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Travelling with a Roof-Top Tent

Got your trusty Outback or Forester, maybe a Patrol or even a new Cherokee?  Then you’re likely ready for a bit of an adventure!  Haven’t we got the country just for you?  Australia is filled with many wonderful things to see, places to explore, and amazing wildlife and flora to enjoy.  It’s surprising how many decent vehicles we can actually use to get around Australia; space and practicality being the main factors contributing to the type of vehicle we end up using.

Of course, the other factor will be how 4x4ish and AWDish you’ll want/need the vehicle to be – because the further you go off-road, then the more likely you’ll be driving an SUV with 4WD ability or even a true blue 4×4 brute to get you anywhere.

Next question I’d be asking would be: Will you want to be staying in motels and B&Bs, towing a caravan, or staying in a tent?  If you want to ditch the vacancy/no-vacancy signs for a lot more freedom and a lower price tag, then caravanning and tenting are very decent options.

What I wanted to focus attention on was the types of tents that can be mounted on the roof of a vehicle.  Roof-top tents are a means of accommodation that are great while you’re on the move around Australia.  They keep you up off the ground and away from the creepy crawlies, or at least minimalizing their access!  A pop-top roof tent is a neat and inexpensive way of giving you your sleeping space while travelling around Australia.

Some of the advantages of having a roof top tent include:

You can camp in as many places as your vehicle can take you – think off-road and a rugged 4×4 vehicle!

The roof-top tent is usually designed to be fast and easy set up and store away at a campsite.  Usually, they can take as little as 1 – 5 minutes to set up.  This is a brief!

The roof-top tent is off the ground, thus keeping you off the wet ground and mud, and away from insects, snakes, and other animals.

Many pop out roof-tents are designed with the mattress already included in the fold out design.  This makes camping life even easier.

The biggest disadvantages of a fold out roof tent would include:

Older folk may struggle getting in and out of the tent via the ladder.

The tent’s maximum body capacity and height are limited, so there’s no way for you to stand up to your full height.  You also won’t be able to hold a party of any great number inside.

Lifting the tent to the roof of the car can be a little more challenging depending on the set-up and weight involved.

Unfortunately, not every vehicle is made for carrying a hefty weight on the roof, and some simply cannot handle the additional weight.  As a general rule of thumb, your car should have cargo racks and be able to withstand at least 80–100 kg of weight. They should accommodate for the weight of your tent and everyone inside.  However, if you’re thinking of buying a four-person roof top tent, you’ll need a sturdier SUV or a pickup truck/ute.  Some sedans and town cars may be able to handle one- or two-person pop-top roof tents.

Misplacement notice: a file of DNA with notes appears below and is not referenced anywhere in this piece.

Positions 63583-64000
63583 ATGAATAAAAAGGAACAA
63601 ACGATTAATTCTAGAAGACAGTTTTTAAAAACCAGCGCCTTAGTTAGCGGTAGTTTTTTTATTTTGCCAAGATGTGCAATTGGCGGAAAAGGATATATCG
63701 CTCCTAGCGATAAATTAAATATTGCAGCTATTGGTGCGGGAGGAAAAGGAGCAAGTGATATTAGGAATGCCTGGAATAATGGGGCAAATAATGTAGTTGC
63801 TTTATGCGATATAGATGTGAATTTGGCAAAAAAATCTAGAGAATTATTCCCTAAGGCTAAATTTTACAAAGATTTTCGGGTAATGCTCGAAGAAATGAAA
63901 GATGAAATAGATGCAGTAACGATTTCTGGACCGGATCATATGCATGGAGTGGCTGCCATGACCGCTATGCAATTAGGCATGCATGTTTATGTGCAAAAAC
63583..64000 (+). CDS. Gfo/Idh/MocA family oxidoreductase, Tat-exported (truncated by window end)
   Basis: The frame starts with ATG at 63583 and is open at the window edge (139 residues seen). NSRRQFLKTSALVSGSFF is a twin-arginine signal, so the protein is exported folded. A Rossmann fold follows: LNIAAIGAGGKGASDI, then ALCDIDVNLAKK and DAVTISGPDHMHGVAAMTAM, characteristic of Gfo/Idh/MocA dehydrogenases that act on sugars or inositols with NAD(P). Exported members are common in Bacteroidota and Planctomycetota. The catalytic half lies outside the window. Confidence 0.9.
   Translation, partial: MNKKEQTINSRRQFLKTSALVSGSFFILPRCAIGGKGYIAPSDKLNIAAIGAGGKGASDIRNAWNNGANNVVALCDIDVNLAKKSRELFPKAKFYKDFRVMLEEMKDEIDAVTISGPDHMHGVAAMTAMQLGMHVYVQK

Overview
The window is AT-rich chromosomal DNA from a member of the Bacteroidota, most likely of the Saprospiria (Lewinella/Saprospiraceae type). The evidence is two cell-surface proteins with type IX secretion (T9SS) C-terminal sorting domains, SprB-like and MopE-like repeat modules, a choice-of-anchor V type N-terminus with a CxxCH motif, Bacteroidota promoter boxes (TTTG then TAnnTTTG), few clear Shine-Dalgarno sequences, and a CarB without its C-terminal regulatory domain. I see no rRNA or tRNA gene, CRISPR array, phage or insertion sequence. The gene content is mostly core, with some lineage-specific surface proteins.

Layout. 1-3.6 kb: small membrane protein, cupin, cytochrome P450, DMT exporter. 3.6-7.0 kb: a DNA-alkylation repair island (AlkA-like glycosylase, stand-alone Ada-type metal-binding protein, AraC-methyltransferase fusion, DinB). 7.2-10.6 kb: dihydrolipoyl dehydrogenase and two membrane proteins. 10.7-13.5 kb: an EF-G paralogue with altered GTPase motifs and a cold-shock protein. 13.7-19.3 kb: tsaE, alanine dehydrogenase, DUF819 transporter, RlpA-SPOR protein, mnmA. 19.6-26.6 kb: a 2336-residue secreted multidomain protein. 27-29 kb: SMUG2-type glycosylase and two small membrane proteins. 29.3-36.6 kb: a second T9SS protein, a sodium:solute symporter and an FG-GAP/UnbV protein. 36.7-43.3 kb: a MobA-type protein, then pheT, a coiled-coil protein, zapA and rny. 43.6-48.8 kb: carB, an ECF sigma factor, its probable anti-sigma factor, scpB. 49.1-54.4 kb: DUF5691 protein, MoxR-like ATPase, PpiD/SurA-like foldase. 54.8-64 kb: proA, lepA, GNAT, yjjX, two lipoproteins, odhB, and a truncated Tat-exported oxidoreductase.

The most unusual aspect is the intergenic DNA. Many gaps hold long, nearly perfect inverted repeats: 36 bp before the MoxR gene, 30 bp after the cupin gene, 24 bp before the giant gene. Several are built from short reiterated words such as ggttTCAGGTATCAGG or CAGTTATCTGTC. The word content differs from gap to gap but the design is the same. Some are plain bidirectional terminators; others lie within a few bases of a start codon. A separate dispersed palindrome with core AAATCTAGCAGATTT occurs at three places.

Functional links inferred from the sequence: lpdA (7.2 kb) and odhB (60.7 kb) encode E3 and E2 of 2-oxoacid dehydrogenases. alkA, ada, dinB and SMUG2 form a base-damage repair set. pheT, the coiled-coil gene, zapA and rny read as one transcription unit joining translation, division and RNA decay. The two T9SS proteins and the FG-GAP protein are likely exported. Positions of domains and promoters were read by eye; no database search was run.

Roof-top tents have been an Australia thing for many, many decades, but the first one was invented between 1957 and 1958 by Giuseppe Dionisio.  Roof top tents are now available right around the world, and the variety of roof-top tent models is staggering.

For your first ever roof top tent experience, a softshell tent might be the best choice.  It is lighter, cheaper, and more familiar to most people for setting up at a campsite. However, if you’re ready to go all in and have the money to spare, a hard shell roof top tent is a more luxurious (and usually more convenient) option.

Thule and Kings roof-top tents would be a great place to start if you want to take a look and try out the camping lifestyle with a view.  Camping life with a bit of freedom is hard to beat!

A Shout-out To Formula One

Formula One is an exciting motor racing competition that races the fastest regulated road-course racing cars in the world.  It has been one of the premier forms of racing since its first official season in 1950.

Australia hosts one of the current racing locations in the Formula One Championship, the Australian Grand Prix, which is contracted to host Formula One up until 2035.  Although the Australian Grand Prix has been held at many different locations since it was first run at Phillip Island in 1928, currently the Australian Formula One race is held at the Melbourne Grand Prix circuit, Albert Park.  The next race scheduled to be held at the Melbourne Grand Prix circuit will be on 30th March – 2nd April 2023.  Get you tickets now!

Albert Park, Melbourne F1 Grand Prix Circuit

There have been various changes to the Formula One racing rules since the races began.  A major rule change in 2014 axed the 2.4-litre naturally-aspirated V8 engines in favour of the smaller 1.6-litre turbocharged hybrid power units.  This change prompted Honda’s return to the sport in 2015, where they were the championship’s fourth engine manufacturer for the competition.  Mercedes has emerged as the dominant force since that major engine rule change.